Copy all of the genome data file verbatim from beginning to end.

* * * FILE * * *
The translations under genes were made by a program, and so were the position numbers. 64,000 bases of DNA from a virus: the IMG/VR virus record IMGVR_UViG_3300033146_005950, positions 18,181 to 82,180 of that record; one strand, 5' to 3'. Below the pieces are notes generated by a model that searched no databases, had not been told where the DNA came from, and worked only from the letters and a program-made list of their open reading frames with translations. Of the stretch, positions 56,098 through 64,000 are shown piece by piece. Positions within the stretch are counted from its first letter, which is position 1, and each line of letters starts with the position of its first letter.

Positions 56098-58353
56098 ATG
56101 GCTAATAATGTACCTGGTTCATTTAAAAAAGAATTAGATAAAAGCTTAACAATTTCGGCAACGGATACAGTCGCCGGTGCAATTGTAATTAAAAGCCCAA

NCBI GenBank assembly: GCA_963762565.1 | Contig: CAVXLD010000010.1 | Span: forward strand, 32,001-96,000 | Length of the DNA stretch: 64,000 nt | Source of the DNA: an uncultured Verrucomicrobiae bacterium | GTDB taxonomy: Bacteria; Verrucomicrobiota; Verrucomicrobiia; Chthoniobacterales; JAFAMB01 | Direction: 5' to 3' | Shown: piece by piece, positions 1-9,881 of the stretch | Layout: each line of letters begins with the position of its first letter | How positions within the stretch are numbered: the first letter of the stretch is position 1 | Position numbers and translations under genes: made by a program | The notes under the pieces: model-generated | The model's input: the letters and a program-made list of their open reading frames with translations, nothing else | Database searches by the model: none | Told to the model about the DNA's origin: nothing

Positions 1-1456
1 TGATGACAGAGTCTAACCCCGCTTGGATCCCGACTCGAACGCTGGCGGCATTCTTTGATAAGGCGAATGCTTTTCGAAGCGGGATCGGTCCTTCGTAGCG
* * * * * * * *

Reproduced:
The translations under genes were made by a program, and so were the position numbers. 64,000 bases of DNA from a virus: the IMG/VR virus record IMGVR_UViG_3300033146_005950, positions 18,181 to 82,180 of that record; one strand, 5' to 3'. Below the pieces are notes generated by a model that searched no databases, had not been told where the DNA came from, and worked only from the letters and a program-made list of their open reading frames with translations. Of the stretch, positions 56,098 through 64,000 are shown piece by piece. Positions within the stretch are counted from its first letter, which is position 1, and each line of letters starts with the position of its first letter.

Positions 56098-58353
56098 ATG
56101 GCTAATAATGTACCTGGTTCATTTAAAAAAGAATTAGATAAAAGCTTAACAATTTCGGCAACGGATACAGTCGCCGGTGCAATTGTAATTAAAAGCCCAA

NCBI GenBank assembly: GCA_963762565.1 | Contig: CAVXLD010000010.1 | Span: forward strand, 32,001-96,000 | Length of the DNA stretch: 64,000 nt | Source of the DNA: an uncultured Verrucomicrobiae bacterium | GTDB taxonomy: Bacteria; Verrucomicrobiota; Verrucomicrobiia; Chthoniobacterales; JAFAMB01 | Direction: 5' to 3' | Shown: piece by piece, positions 1-9,881 of the stretch | Layout: each line of letters begins with the position of its first letter | How positions within the stretch are numbered: the first letter of the stretch is position 1 | Position numbers and translations under genes: made by a program | The notes under the pieces: model-generated | The model's input: the letters and a program-made list of their open reading frames with translations, nothing else | Database searches by the model: none | Told to the model about the DNA's origin: nothing

Positions 1-1456
1 TGATGACAGAGTCTAACCCCGCTTGGATCCCGACTCGAACGCTGGCGGCATTCTTTGATAAGGCGAATGCTTTTCGAAGCGGGATCGGTCCTTCGTAGCG